We applied multilevel logistic regression modelling with school districts as random intercepts to correct for clustering of individuals within the same school district [30]. Our calculated index of neighbourhood SEP was modelled as a 2nd level variable. All individual level variables were considered on the 1st level. Multilevel modelling enables to estimate variance between school districts separately from residual variation between individuals. Thus, this modelling approach makes quantification of overweight variance between neighbourhoods being explained by our calculated neighbourhood SEP index possible. The GLIMMIX procedure in SAS was used for calculating multilevel models.

In a first empty null model only school districts were modelled as random intercepts in order to assess the covariance parameters for the random intercept variance of overweight between school districts. In a second model individual level variables were included to analyse how these variables were associated with overweight, and how much of the variance between school zones was explained by these factors. In the full third model the index of neighbourhood SEP was added to assess if there was an independent association between neighbourhood SEP and overweight. For multivariate analysis observations with missing values in any independent variable were not taken into account, except for household income. The category ‘not indicated’ was generated because of a high number of missing values for this variable. For all other variables considered for multivariate analysis the amount of missing values was acceptable (≤7 %).

Multilevel models were adjusted for the three survey years considering each survey as a dummy variable and maternal BMI and birthweight. For the neighbourhood intercept variance estimates covariance tests were performed and p-values and confidence intervals were calculated. Based on the neighbourhood intercept variance estimates we calculated the proportional change in variance (PCV) in percent according to the following equation by Merlo et al. [31, 32]: PCV = ((Va-Vb)/Va) × 100. Va is the between neighbourhood variance of the empty model and Vb is the between neighbourhood variance including covariables, in the individual model and the full model respectively. As a sensitivity analysis, we performed multiple imputation for missing values for household income. Multiple imputation of hierarchical data is still a research area with remaining issues and there is still no standard procedure to pool covariance estimates from the random intercepts [33]. Therefore, we performed multiple imputation for fixed effects only in order to check if estimates differed to our models considering missing values as an additional income category. We applied cumulative logistic regression imputation within the PROC MIANALYZE procedure in SAS which is appropriate for ordinal variables [3436]. In order to consider our clustered data structure, school zones were taken into account as dummy variables within the imputation procedure.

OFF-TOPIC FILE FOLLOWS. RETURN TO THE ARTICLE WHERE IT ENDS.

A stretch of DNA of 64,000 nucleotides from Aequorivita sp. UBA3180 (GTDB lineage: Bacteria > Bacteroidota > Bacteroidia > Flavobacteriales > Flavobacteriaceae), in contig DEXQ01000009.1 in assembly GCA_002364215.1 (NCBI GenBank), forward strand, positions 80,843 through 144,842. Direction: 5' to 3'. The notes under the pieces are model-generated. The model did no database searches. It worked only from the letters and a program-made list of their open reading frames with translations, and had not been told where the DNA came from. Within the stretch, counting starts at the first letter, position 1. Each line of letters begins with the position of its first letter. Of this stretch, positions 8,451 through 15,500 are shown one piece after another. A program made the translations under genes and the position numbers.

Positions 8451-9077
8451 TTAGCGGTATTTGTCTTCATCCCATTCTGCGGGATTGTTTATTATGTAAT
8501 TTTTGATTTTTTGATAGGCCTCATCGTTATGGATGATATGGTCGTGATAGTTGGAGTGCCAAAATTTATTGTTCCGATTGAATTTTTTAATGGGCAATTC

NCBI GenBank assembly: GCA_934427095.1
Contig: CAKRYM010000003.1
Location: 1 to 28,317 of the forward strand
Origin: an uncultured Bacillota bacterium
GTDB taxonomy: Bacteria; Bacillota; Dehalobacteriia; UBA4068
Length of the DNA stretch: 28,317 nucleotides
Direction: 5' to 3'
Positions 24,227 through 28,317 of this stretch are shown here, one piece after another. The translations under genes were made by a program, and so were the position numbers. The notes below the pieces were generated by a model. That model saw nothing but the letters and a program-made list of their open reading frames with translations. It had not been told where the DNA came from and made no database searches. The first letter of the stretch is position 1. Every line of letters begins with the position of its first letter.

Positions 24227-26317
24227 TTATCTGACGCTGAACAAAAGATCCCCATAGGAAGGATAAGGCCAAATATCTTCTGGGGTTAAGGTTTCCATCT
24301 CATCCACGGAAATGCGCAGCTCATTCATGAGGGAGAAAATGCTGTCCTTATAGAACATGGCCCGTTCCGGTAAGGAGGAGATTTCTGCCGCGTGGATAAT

Characteristics of study population

There were 53 % boys and 47 % girls in the study population. The overall prevalence of overweight, including obesity, was 14.1 %. Sex-specific prevalence was similar in boys (14.0 %) and girls (14.2 %). 8.5 % of the children had a high birth weight and 24.2 % of mothers were overweight or obese. 17.4 % of the parents had a low education. 13.1 % of the families were affected by relative poverty with a household income below 60 % of the median Bavarian equivalent household income. In 6.9 % of households parents were unemployed, 14.4 % reported to be single parents, and 35.5 % of the families were affected by household crowding (Table 1).

Table 1 Characteristics of study population

Principal component analysis and neighbourhood SEP index

On the neighbourhood level, except of the percentage of single parent households, all other four aggregated socioeconomic variables were associated with overweight in bivariate logistic regression (Wald’s P <0.2) and were therefore used for PCA (results not shown). The four neighbourhood variables percentage of foreigners, percentage of German residents with migration background, percentage of households with lower education, and percentage of households with vocational training were significantly correlated with the neighbourhood SEP index derived from the first principal component. Spearman rank correlation coefficients ranged between 0.69 and 0.97 and had p-values <0.05 (results not shown). According to our calculated neighbourhood SEP index, 39.3 % of the study population lived in school districts with a low neighbourhood SEP (Table 1).

Multilevel logistic regression

In bivariate logistic regression all variables on the individual level, except sex and single parenthood, were associated with overweight (Wald’s P <0.2). Therefore, sex and single parenthood were not included in multivariate analysis. Low parental education, parental unemployment, low household income, household crowding, and a low neighbourhood SEP were associated with children’s overweight. Maternal overweight and a high birth weight were associated with overweight, too (Table 2).